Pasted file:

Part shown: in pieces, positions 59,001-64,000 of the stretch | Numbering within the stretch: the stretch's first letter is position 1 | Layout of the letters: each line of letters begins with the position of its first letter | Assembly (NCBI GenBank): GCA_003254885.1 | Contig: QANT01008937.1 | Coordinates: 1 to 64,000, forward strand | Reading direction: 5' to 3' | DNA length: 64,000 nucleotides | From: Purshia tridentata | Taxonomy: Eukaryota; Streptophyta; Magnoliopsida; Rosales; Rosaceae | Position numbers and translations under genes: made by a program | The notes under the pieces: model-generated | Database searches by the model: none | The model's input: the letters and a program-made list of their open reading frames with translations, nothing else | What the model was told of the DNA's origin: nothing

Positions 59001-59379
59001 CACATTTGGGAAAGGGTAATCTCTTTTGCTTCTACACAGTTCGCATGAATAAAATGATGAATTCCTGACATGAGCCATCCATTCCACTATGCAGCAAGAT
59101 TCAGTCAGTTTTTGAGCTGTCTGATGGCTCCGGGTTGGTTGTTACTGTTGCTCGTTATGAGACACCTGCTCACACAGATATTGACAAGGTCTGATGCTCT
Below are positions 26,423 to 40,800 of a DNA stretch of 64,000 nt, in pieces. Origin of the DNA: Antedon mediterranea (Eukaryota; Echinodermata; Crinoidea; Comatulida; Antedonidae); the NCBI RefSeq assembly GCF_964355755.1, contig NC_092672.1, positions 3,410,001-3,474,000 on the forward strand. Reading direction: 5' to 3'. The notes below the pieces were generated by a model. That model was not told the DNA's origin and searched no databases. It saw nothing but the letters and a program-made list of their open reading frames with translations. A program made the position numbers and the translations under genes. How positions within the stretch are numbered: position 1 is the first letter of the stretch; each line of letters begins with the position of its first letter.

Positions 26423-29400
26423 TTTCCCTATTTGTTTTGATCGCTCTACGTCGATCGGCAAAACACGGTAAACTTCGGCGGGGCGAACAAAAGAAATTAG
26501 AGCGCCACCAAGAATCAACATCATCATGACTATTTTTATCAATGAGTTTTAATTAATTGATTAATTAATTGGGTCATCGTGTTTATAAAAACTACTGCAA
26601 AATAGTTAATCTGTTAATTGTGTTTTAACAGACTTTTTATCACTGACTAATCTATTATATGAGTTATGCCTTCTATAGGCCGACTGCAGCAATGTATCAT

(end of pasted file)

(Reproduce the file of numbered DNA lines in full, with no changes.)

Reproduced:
Part shown: in pieces, positions 59,001-64,000 of the stretch | Numbering within the stretch: the stretch's first letter is position 1 | Layout of the letters: each line of letters begins with the position of its first letter | Assembly (NCBI GenBank): GCA_003254885.1 | Contig: QANT01008937.1 | Coordinates: 1 to 64,000, forward strand | Reading direction: 5' to 3' | DNA length: 64,000 nucleotides | From: Purshia tridentata | Taxonomy: Eukaryota; Streptophyta; Magnoliopsida; Rosales; Rosaceae | Position numbers and translations under genes: made by a program | The notes under the pieces: model-generated | Database searches by the model: none | The model's input: the letters and a program-made list of their open reading frames with translations, nothing else | What the model was told of the DNA's origin: nothing

Positions 59001-59379
59001 CACATTTGGGAAAGGGTAATCTCTTTTGCTTCTACACAGTTCGCATGAATAAAATGATGAATTCCTGACATGAGCCATCCATTCCACTATGCAGCAAGAT
59101 TCAGTCAGTTTTTGAGCTGTCTGATGGCTCCGGGTTGGTTGTTACTGTTGCTCGTTATGAGACACCTGCTCACACAGATATTGACAAGGTCTGATGCTCT
Below are positions 26,423 to 40,800 of a DNA stretch of 64,000 nt, in pieces. Origin of the DNA: Antedon mediterranea (Eukaryota; Echinodermata; Crinoidea; Comatulida; Antedonidae); the NCBI RefSeq assembly GCF_964355755.1, contig NC_092672.1, positions 3,410,001-3,474,000 on the forward strand. Reading direction: 5' to 3'. The notes below the pieces were generated by a model. That model was not told the DNA's origin and searched no databases. It saw nothing but the letters and a program-made list of their open reading frames with translations. A program made the position numbers and the translations under genes. How positions within the stretch are numbered: position 1 is the first letter of the stretch; each line of letters begins with the position of its first letter.

Positions 26423-29400
26423 TTTCCCTATTTGTTTTGATCGCTCTACGTCGATCGGCAAAACACGGTAAACTTCGGCGGGGCGAACAAAAGAAATTAG
26501 AGCGCCACCAAGAATCAACATCATCATGACTATTTTTATCAATGAGTTTTAATTAATTGATTAATTAATTGGGTCATCGTGTTTATAAAAACTACTGCAA
26601 AATAGTTAATCTGTTAATTGTGTTTTAACAGACTTTTTATCACTGACTAATCTATTATATGAGTTATGCCTTCTATAGGCCGACTGCAGCAATGTATCAT